Social media use and employee outcomes: a meta-analysis

  • Tsz Hang Chu

Student thesis: Master's Thesis


Employees' social media use and its potential links with work-related outcomes have received significant scholarly attention in recent years. The existing studies, however, demonstrated mixed findings and the impact of social media use on employee outcomes remains inconclusive. The current debate on employees' social media use points to the need for a meta-analysis on this particular issue, as it could help provide a more conclusive summary to resolve the inconsistency across studies. This meta-analysis study reviewed empirical studies published in peer-reviewed journals from 2009 to 2018 with the aim to provide robust conclusions about the relationships between employees' social media use and employee outcomes (i.e., job performance, innovative performance, job satisfaction, work engagement, emotional exhaustion and work-life conflict) and to explore the moderators of these associations. A total of 29 journal articles were examined in this thesis. The results of the random-effects model suggested that social media use, in general, has positive and small effects on job performance, job satisfaction, work engagement, and work-life conflict. Its effect on emotional exhaustion, however, was significant but negligible. In addition, a positive but non-significant association was found between social media use and innovative performance. The sub-group and meta-regression analyses further identified the moderators among the positive associations found. Specifically, purpose of social media use and culture moderated the effects of social media use on both job performance and job satisfaction; job position moderated the association between social media use and job satisfaction. The theoretical and practical implications from the results of this study, the limitations of the present meta-analysis, and directions for future research were discussed.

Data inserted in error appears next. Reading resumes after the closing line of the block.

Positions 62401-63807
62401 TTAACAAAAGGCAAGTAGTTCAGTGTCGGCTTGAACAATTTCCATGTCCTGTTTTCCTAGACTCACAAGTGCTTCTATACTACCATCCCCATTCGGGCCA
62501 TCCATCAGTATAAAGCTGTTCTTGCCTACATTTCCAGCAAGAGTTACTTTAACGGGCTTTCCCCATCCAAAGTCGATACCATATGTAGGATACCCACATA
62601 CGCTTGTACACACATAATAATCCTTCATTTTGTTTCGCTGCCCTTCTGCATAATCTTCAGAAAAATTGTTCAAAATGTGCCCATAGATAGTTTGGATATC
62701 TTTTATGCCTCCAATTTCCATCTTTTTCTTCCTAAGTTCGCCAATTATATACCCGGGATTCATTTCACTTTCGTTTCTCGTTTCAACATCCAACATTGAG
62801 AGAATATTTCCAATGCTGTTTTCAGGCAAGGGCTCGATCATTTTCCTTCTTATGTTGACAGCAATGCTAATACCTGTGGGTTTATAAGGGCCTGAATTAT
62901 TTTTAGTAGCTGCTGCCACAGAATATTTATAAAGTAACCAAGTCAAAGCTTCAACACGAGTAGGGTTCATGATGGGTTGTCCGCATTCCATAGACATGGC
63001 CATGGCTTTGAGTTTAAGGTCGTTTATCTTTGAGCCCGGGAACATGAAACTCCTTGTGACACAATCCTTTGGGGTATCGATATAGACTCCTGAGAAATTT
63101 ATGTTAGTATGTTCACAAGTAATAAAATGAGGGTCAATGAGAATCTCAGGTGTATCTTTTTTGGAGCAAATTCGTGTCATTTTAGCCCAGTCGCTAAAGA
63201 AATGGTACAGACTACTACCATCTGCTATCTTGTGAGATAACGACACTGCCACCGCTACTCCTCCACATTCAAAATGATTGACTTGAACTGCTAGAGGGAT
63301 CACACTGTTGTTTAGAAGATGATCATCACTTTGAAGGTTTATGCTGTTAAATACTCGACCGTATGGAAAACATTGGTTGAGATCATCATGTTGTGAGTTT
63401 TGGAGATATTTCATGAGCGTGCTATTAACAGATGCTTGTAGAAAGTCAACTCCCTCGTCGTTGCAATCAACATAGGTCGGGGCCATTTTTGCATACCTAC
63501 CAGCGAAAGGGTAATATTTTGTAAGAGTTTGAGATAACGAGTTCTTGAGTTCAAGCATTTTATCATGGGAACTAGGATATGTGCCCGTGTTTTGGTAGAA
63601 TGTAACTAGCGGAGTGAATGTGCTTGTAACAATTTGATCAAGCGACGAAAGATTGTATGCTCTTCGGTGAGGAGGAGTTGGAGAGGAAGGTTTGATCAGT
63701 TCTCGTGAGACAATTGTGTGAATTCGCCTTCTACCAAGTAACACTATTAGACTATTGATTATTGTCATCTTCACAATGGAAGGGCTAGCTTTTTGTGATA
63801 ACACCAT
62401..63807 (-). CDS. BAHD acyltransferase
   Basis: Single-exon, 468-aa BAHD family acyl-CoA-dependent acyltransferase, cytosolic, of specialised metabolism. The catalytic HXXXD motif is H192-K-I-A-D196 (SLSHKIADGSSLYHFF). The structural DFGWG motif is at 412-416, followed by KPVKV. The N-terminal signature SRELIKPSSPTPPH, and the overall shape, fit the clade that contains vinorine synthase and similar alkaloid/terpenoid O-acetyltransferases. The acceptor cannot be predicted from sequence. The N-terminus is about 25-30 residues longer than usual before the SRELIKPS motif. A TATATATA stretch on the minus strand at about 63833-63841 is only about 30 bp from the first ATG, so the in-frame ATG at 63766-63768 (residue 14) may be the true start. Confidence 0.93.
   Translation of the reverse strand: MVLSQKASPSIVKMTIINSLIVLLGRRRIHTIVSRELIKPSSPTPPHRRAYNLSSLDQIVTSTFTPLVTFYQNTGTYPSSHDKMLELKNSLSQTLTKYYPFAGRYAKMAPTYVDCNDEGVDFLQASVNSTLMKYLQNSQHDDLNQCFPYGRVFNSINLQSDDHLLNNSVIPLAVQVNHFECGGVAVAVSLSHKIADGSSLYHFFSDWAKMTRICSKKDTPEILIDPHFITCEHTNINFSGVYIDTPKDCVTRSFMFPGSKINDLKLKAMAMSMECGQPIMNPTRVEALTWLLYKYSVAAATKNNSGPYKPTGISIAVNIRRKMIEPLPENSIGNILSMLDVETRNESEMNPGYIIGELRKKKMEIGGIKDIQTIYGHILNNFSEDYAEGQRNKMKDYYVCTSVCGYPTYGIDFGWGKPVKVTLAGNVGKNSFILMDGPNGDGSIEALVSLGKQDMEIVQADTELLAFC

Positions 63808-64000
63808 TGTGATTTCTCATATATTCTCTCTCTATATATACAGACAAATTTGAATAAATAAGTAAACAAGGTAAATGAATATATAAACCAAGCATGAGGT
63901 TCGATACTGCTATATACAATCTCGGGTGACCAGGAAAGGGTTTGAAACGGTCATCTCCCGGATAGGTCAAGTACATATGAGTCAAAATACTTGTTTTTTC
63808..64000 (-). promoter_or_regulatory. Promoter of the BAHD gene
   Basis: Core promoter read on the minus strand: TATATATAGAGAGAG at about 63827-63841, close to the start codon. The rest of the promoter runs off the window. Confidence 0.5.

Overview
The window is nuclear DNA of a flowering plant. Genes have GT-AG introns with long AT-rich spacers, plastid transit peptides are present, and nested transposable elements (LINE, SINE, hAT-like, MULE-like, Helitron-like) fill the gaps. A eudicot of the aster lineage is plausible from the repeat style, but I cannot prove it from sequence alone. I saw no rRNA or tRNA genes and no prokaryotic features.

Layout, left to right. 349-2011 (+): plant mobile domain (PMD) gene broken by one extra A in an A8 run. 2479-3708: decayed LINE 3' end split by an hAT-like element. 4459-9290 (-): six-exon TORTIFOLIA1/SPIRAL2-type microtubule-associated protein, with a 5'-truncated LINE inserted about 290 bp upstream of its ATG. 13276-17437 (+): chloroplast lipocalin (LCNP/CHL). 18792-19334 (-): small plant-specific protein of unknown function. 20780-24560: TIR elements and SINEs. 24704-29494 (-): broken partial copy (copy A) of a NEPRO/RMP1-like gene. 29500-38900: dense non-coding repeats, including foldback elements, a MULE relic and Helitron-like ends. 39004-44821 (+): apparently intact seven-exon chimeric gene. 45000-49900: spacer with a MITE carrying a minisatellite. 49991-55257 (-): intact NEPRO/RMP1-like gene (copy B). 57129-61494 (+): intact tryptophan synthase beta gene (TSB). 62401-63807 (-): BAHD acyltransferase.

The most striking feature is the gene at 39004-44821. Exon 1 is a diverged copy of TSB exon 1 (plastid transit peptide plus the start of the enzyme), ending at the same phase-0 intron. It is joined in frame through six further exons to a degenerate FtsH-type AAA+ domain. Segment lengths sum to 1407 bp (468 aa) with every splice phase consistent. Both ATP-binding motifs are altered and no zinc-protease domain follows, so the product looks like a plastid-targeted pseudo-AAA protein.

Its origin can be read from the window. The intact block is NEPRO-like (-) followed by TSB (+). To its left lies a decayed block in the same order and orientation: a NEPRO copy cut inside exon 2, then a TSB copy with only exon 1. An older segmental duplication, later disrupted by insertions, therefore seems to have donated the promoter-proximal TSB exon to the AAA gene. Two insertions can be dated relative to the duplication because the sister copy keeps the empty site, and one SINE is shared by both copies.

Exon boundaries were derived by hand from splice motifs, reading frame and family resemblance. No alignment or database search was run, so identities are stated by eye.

Date of Award29 Jul 2019
Original languageEnglish
SupervisorTien Ee Dominic YEO (Supervisor)

User-Defined Keywords

  • Organizational behavior
  • Personal Internet use in the workplace
  • Social media

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